Exception Throwing


This content is reprinted by permission of Pearson Education, Inc. from Framework Design Guidelines: Conventions, Idioms, and Patterns for Reusable .NET Libraries, 2nd Edition. That edition was published in 2008, and the book has since been fully revised in the third edition. Some of the information on this page may be out-of-date.

Exception-throwing guidelines described in this section require a good definition of the meaning of execution failure. Execution failure occurs whenever a member cannot do what it was designed to do (what the member name implies). For example, if the OpenFile method cannot return an opened file handle to the caller, it would be considered an execution failure.

Most developers have become comfortable with using exceptions for usage errors such as division by zero or null references. In the Framework, exceptions are used for all error conditions, including execution errors.

❌ DO NOT return error codes.

Exceptions are the primary means of reporting errors in frameworks.

✔️ DO report execution failures by throwing exceptions.

✔️ CONSIDER terminating the process by calling System.Environment.FailFast (.NET Framework 2.0 feature) instead of throwing an exception if your code encounters a situation where it is unsafe for further execution.

❌ DO NOT use exceptions for the normal flow of control, if possible.

Except for system failures and operations with potential race conditions, framework designers should design APIs so users can write code that does not throw exceptions. For example, you can provide a way to check preconditions before calling a member so users can write code that does not throw exceptions.

The member used to check preconditions of another member is often referred to as a tester, and the member that actually does the work is called a doer.

There are cases when the Tester-Doer Pattern can have an unacceptable performance overhead. In such cases, the so-called Try-Parse Pattern should be considered (see Exceptions and Performance for more information).

✔️ CONSIDER the performance implications of throwing exceptions. Throw rates above 100 per second are likely to noticeably impact the performance of most applications.

✔️ DO document all exceptions thrown by publicly callable members because of a violation of the member contract (rather than a system failure) and treat them as part of your contract.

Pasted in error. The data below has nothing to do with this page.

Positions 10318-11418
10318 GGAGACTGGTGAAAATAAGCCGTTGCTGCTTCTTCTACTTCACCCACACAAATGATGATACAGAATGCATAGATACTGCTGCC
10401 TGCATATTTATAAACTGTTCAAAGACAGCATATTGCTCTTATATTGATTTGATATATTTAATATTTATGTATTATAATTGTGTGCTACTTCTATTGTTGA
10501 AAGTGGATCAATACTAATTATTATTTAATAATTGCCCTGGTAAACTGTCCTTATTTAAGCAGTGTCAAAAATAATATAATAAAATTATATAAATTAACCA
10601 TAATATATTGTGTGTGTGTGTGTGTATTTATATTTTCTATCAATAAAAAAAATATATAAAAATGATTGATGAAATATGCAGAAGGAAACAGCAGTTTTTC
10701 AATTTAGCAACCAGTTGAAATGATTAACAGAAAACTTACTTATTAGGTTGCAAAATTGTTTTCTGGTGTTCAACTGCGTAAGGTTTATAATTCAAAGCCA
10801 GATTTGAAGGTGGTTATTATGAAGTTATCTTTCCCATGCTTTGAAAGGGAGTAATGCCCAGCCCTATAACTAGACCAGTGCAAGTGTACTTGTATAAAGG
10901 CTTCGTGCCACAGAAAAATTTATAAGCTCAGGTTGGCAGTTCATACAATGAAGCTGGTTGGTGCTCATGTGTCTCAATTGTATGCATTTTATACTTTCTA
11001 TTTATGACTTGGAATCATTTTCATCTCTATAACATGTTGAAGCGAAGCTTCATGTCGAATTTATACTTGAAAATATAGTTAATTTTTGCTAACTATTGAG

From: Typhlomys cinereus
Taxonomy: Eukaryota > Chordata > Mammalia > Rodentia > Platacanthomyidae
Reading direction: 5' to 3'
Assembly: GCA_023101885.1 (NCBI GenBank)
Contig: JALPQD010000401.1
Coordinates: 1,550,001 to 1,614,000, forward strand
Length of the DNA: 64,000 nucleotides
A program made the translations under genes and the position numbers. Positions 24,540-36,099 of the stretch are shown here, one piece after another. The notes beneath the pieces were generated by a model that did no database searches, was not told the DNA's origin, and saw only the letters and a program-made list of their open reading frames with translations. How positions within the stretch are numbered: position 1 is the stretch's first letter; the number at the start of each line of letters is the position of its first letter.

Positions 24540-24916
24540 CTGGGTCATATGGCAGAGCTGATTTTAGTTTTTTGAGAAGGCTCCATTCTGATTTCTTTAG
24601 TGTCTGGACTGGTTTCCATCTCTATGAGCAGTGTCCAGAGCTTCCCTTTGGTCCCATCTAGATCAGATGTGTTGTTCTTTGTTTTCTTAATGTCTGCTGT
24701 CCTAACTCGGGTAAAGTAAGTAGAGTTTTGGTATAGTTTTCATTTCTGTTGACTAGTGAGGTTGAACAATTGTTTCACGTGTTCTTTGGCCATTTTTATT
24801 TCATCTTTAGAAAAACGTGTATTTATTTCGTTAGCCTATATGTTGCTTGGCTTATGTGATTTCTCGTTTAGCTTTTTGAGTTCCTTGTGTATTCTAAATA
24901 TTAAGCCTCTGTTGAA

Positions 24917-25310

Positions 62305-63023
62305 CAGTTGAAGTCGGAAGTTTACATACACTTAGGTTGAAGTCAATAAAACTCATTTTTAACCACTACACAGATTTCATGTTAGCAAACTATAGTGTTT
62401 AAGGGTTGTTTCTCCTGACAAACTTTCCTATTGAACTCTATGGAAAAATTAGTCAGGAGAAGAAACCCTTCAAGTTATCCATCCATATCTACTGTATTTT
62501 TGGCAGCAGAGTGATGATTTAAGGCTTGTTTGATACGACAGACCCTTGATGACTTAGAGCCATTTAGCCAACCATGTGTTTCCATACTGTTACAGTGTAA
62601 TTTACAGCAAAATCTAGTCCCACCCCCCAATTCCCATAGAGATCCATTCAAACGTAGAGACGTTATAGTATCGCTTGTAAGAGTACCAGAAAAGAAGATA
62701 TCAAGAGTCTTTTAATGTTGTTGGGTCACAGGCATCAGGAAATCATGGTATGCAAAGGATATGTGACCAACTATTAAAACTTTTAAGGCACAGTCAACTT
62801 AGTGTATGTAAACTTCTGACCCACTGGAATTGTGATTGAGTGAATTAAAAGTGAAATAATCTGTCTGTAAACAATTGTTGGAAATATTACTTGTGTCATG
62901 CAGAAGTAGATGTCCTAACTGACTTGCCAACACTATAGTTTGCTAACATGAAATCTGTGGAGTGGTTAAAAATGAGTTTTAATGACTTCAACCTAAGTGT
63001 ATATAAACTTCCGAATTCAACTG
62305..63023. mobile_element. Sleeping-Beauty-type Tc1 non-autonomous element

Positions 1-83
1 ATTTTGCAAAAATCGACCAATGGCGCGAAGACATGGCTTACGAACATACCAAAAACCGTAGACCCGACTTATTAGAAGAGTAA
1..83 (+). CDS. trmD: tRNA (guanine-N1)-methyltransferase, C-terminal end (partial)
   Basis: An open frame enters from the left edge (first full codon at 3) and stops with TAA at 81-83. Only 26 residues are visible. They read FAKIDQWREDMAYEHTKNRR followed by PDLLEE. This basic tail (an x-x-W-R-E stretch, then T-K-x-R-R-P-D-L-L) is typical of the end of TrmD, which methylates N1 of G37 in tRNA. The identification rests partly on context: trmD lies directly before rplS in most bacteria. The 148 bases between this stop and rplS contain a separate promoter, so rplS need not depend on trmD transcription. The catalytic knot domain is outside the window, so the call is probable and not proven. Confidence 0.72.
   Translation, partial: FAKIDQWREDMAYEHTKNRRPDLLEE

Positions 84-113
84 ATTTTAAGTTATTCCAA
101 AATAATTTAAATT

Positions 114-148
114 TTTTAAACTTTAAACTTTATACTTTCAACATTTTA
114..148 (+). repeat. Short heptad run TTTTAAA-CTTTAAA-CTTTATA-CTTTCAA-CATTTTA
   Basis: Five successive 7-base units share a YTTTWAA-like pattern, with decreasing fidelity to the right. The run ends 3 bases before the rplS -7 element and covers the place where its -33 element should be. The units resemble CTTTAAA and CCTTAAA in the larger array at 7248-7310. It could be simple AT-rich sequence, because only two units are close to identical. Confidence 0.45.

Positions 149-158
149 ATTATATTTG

Exceptions that are a part of the contract should not change from one version to the next (i.e., exception type should not change, and new exceptions should not be added).

❌ DO NOT have public members that can either throw or not based on some option.

❌ DO NOT have public members that return exceptions as the return value or an out parameter.

Returning exceptions from public APIs instead of throwing them defeats many of the benefits of exception-based error reporting.

✔️ CONSIDER using exception builder methods.

It is common to throw the same exception from different places. To avoid code bloat, use helper methods that create exceptions and initialize their properties.

Also, members that throw exceptions are not getting inlined. Moving the throw statement inside the builder might allow the member to be inlined.

❌ DO NOT throw exceptions from exception filter blocks.

When an exception filter raises an exception, the exception is caught by the CLR, and the filter returns false. This behavior is indistinguishable from the filter executing and returning false explicitly and is therefore very difficult to debug.

❌ AVOID explicitly throwing exceptions from finally blocks. Implicitly thrown exceptions resulting from calling methods that throw are acceptable.

Portions © 2005, 2009 Microsoft Corporation. All rights reserved.

Reprinted by permission of Pearson Education, Inc. from Framework Design Guidelines: Conventions, Idioms, and Patterns for Reusable .NET Libraries, 2nd Edition by Krzysztof Cwalina and Brad Abrams, published Oct 22, 2008 by Addison-Wesley Professional as part of the Microsoft Windows Development Series.

See also